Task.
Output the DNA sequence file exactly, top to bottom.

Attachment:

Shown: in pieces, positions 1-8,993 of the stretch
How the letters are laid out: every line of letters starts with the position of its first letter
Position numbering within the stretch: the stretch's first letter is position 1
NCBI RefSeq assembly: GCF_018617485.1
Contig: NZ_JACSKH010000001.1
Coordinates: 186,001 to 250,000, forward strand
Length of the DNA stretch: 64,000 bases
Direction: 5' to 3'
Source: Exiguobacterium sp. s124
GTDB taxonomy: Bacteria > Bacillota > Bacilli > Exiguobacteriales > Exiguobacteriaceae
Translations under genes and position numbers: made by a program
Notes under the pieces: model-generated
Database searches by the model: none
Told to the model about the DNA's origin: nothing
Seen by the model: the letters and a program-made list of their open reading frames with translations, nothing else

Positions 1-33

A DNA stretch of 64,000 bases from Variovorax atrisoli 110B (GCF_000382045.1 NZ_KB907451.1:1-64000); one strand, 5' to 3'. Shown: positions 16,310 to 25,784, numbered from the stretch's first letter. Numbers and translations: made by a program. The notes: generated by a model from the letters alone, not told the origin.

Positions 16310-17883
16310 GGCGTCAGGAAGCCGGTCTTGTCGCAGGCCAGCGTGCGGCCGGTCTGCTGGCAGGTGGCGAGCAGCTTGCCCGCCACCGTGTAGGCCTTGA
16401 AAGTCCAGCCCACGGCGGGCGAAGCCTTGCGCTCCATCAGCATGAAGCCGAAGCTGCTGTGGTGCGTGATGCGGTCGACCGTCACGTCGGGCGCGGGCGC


Shown: in pieces, positions 1-8,993 of the stretch
How the letters are laid out: every line of letters starts with the position of its first letter
Position numbering within the stretch: the stretch's first letter is position 1
NCBI RefSeq assembly: GCF_018617485.1
Contig: NZ_JACSKH010000001.1
Coordinates: 186,001 to 250,000, forward strand
Length of the DNA stretch: 64,000 bases
Direction: 5' to 3'
Source: Exiguobacterium sp. s124
GTDB taxonomy: Bacteria > Bacillota > Bacilli > Exiguobacteriales > Exiguobacteriaceae
Translations under genes and position numbers: made by a program
Notes under the pieces: model-generated
Database searches by the model: none
Told to the model about the DNA's origin: nothing
Seen by the model: the letters and a program-made list of their open reading frames with translations, nothing else

Positions 1-33

A DNA stretch of 64,000 bases from Variovorax atrisoli 110B (GCF_000382045.1 NZ_KB907451.1:1-64000); one strand, 5' to 3'. Shown: positions 16,310 to 25,784, numbered from the stretch's first letter. Numbers and translations: made by a program. The notes: generated by a model from the letters alone, not told the origin.

Positions 16310-17883
16310 GGCGTCAGGAAGCCGGTCTTGTCGCAGGCCAGCGTGCGGCCGGTCTGCTGGCAGGTGGCGAGCAGCTTGCCCGCCACCGTGTAGGCCTTGA
16401 AAGTCCAGCCCACGGCGGGCGAAGCCTTGCGCTCCATCAGCATGAAGCCGAAGCTGCTGTGGTGCGTGATGCGGTCGACCGTCACGTCGGGCGCGGGCGC